Since the start of 2012 I have been working behind the scenes with a number of our young athletes. They all bounced into our first meeting with large ambitions, boundless energy but slightly ‘broken’. Injuries, sickness and fatigue!
Here I would like to share a story. In 2010, during Find Your Feet’s early days I had a lovely young guy, Josh, who approached me for some advice. Having grown up on King Island and only recently moved to Hobart, Josh was keen to develop his running. His initial goal was to complete the Flinders Island 30km race that was in about four months time. However, Josh was broken.
‘I find that I have all this energy at the beginning of the week and go hard on Monday, Tuesday, Wednesday and sometimes Thursday but then have to have the rest of the week off because I am too tired at the end of the weeks.’
I am sure we can all see the error in Josh’s ways. Going hard for four days straight and expect to be able to keep this going? Some slight alterations to Josh’s training has seen him recently become one of Tasmania’s most elite senior runners.
At some stage we all fall into the trap of thinking more is better. More training, more regimented nutrition, more competition, more work, more study, more friends… our personal list of ‘mores’ is almost as long as our list of ‘shoulds’. Like everything, there is a plausible balance where one has to do more to get more out of oneself. But past this fuzzy threshold lies a grey world of potential fatigue, injury, sickness and winter-blues. Not only this, but like Josh, we seem to stop thinking straight, get in a rat-race cycle, and not be able to work out why things start to fall apart.
So how can we avoid falling into this trap? How can we define that perfect balance where optimal enjoyment, health and performance lie? I believe the answer to this lies in excellent planning and preferably, with the assistance of a great coach.
When a new athlete starts with me, it almost always seems to be at a point in their lives when they have dozens of balls in the air or are faced with a tough decision. What to do at university next year?How to come back from injury? How to balance training when I begin my new job? Then add in family, friends, training, competition, first time on a national team… it quickly becomes overwhelming. I call this the Much Syndrome. Although I know for certain that I am the greatest sucker for ‘doing more’, when I step back and reflect I realize that there is a serious equation at play: when things near the level of too much, we begin to feel we have to do more. Therefore, my first coaching advice I give is to have a rest. This means one to three weeks of catching up – sleep, gentle exercise, time at home and work or study. This remedy is amazing!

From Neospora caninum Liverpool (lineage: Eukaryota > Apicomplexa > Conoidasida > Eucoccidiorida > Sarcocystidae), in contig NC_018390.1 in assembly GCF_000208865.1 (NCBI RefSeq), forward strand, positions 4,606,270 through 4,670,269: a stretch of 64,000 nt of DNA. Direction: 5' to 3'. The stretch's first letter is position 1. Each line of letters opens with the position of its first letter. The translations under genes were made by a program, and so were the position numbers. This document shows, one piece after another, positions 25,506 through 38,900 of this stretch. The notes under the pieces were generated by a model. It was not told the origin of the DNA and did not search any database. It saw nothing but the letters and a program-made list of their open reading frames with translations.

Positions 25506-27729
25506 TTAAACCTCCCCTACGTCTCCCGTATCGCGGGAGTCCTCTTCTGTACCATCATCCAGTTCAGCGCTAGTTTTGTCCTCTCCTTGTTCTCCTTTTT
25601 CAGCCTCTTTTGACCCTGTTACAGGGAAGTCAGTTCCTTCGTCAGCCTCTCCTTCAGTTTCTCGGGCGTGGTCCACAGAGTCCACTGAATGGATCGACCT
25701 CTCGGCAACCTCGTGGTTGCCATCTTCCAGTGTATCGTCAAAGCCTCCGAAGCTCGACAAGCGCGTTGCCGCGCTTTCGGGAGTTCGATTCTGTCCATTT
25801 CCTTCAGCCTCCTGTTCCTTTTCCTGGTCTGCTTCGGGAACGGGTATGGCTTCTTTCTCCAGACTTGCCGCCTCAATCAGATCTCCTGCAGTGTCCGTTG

Following a rest period, the clarity of the mind is amazing. Suddenly my athletes have a renewed sense of purpose and their energy is infectious. We may even begin to see huge jumps in their level of performance without any changes to their training. I attribute this to improved concentration, logical thinking and physical adaptation following their previous training.
The second stage of overcoming the Much Syndrome is creating a good plan. Very few of my athletes seemed to plan ahead. Not any more! In order to create a plan we use a spreadsheet that covers every week of the year. This is how our plan evolves:
The first thing to be added to the planner is work or study commitments. For my athletes, these always take precedence. Further to this, the brain uses 90% of the body’s energy at rest and so during times of increased concentration requirements, the physical energy expenditure should be decreased.
The next consideration is competitions. All possible events are added to the planner. Therefore, we can always see when events are coming up, where they are and how much time we have to prepare.
We then add in a weekly wave-form training schedule. The trough between the waves is our rest week - easy, gentle active recovery work. Then as the wave begins we have an easy week, a moderate week and crest with a hard week. The difference between the easy and hard weeks is the intensity or volume of the training. We try to avoid significant changes to both!
Next comes a daily wave form in the training schedule. The trough between the waves is our rest day. Rest days involve complete or active rest. Then as the wave begins we have an easy day, a moderate day and a hard day. An easy day is usually cross-training or light jogging. A moderate day may be a longer run. A hard day is usually high intensity training such as intervals or fartlek.
As I have seen with Josh and many of my other runners, big improvements can be made by having a bit of rest, planning life’s commitments into your training, and not being afraid to make some changes. Enlisting the help of a coach who can help you with planning your weeks and reigning you back when you begin to look fatigued will help you stay on track to achieving everything that you are capable of becoming. Remember, coaching is not just a privilege of the elite. Having a coach to help you balance life is often even more important for those amazing senior athletes defying age!
These articles are a collection of my writing. If you have feedback or questions, would love to hear from you!